On September 21st, Binghamton University student and faculty volunteers from various science departments headed down to Binghamton’s Roberson Museum & Science Center for a new, exciting event: Outta the Box Science that Rocks. The event was a collaborative, community-wide science, technology, engineering and mathematics (STEM) career exploration event sponsored by Cornell Cooperative Extension of Broome County’s CITIZEN U, 4-H Tech Wizards, and Samsung Summer Science programs.  The event featured twenty interactive stations where elementary school students learned about STEM careers through fun and informative hands-on activities and experiments. Binghamton University participants, who volunteered through the Center for Civic Engagement’s Youth Engagement Project, came together to set up a range of scientific activities which allowed local youth to gain hands on experience and learn about different fields.

With the help of her roommates, senior Biology student Lauren Kiesel showcased two different experiments. The first, which demonstrated the scientific properties of hydrophobia and hydrophilia, provided an engaging look at the colorful chemical reactions between milk and dish soap. During the second experiment, the volunteers taught local youth how to make homemade lava lamps using the chemical properties of many common household items.  Kiesel commented on the importance of the event and why she and her roommates volunteered: “It is such a great feeling to watch the amazement and inspiration in kids' eyes as their minds are blown by something new. I wanted to take part in giving them that sense of enthusiasm… I think that fun events like these motivate students to be more inquisitive, creative, and interested in learning.”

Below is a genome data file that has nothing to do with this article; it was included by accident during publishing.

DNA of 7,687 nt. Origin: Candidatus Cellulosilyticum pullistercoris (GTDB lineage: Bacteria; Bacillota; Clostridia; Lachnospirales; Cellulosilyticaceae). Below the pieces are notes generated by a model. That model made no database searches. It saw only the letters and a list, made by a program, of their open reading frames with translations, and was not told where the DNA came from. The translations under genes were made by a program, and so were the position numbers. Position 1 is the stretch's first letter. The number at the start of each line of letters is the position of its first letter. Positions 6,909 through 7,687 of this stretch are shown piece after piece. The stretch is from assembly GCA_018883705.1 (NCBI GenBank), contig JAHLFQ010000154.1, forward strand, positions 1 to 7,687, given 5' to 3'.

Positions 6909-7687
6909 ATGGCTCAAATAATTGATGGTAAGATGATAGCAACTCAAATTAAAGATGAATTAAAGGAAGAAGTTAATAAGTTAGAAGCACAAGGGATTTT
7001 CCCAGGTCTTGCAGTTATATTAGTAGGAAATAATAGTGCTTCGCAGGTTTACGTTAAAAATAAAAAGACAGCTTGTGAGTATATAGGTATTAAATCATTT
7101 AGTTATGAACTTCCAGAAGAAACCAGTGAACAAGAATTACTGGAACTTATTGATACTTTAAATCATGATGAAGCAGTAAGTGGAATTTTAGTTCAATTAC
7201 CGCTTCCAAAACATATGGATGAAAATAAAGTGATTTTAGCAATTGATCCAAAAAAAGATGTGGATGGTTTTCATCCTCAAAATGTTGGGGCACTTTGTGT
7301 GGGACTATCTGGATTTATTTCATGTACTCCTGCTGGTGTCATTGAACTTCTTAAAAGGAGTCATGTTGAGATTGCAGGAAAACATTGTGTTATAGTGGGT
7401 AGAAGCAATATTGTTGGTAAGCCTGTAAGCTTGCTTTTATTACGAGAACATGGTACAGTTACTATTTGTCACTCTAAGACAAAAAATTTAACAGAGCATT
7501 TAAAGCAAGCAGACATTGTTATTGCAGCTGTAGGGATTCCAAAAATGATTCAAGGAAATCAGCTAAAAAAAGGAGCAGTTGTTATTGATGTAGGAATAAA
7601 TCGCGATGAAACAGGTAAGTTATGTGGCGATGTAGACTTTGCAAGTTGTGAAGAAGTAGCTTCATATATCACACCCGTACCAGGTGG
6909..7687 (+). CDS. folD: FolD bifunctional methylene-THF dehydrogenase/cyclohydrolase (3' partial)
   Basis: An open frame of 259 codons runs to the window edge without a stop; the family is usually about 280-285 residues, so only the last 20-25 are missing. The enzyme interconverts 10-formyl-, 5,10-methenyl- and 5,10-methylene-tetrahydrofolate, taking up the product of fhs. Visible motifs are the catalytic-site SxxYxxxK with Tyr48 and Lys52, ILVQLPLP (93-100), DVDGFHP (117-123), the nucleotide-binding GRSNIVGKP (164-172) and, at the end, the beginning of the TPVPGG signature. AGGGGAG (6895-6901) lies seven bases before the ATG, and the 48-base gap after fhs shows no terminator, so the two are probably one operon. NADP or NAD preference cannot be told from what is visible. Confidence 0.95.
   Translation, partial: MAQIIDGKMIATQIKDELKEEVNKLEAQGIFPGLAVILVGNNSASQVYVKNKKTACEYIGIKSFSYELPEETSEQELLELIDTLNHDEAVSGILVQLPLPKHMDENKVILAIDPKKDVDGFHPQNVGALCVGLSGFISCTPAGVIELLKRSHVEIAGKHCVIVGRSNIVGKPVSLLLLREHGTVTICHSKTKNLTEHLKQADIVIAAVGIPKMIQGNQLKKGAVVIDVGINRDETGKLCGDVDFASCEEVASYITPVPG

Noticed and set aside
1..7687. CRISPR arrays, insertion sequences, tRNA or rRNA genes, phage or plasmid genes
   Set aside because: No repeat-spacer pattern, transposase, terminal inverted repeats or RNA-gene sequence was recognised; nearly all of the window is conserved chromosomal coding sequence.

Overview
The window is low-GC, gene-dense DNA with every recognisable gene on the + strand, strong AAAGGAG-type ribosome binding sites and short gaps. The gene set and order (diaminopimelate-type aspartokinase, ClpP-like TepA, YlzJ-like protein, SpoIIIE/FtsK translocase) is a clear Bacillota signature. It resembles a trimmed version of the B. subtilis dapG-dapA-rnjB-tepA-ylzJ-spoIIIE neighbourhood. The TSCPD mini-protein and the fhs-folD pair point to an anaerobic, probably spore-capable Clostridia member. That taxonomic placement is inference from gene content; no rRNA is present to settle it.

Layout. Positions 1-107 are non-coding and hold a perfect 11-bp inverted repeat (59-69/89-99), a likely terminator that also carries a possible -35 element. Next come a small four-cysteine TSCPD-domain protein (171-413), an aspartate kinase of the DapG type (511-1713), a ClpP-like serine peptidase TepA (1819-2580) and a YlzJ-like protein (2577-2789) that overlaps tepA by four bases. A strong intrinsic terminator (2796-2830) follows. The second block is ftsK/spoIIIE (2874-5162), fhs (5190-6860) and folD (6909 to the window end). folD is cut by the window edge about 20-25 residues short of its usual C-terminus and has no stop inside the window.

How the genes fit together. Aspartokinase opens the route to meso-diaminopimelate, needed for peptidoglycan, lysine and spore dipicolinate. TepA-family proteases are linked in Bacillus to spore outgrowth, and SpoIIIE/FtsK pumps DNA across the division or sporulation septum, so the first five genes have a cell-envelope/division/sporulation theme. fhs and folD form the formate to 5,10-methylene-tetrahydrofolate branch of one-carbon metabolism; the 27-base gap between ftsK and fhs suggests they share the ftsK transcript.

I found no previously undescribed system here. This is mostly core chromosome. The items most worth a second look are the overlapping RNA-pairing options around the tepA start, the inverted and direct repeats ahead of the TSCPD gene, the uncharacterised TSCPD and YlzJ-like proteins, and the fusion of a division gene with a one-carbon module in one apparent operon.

Leading more hands-on activities in a different scientific field, Anthropology PhD students Sarah Cunningham and Jess Smeeks taught the local youth about bones and archaeology. Each student was given a cookie with the task of carefully excavating the chocolate chips with toothpicks. The chocolate chips were compared to different artifacts one might find in the field, and keeping them intact was a task which required both concentration and precision. This exercise showed students the importance of carefully extracting and documenting artifacts as they learned about the work of modern archaeologists.

The third group of student volunteers from Binghamton University led by Heather Fiumera of the Biology Department, hosted a station which exhibited the properties of genetics.  At the station, participants isolated a visible quantity of DNA from a single strawberry, using household reagents such as shampoo, coffee filters, and rubbing alcohol.  Participants also made models of the helical structure of a DNA molecule using Twizzlers and marshmallows.

Thanks to the Binghamton University students who volunteered through the Youth Engagement Project, the Outta the Box Science that Rocks event at the Roberson was able to provide nearly 300 children and their families with a truly unique science learning experience they won’t soon forget.

For more information on the event check out this article by Binghamton University’s Pipe Dream:

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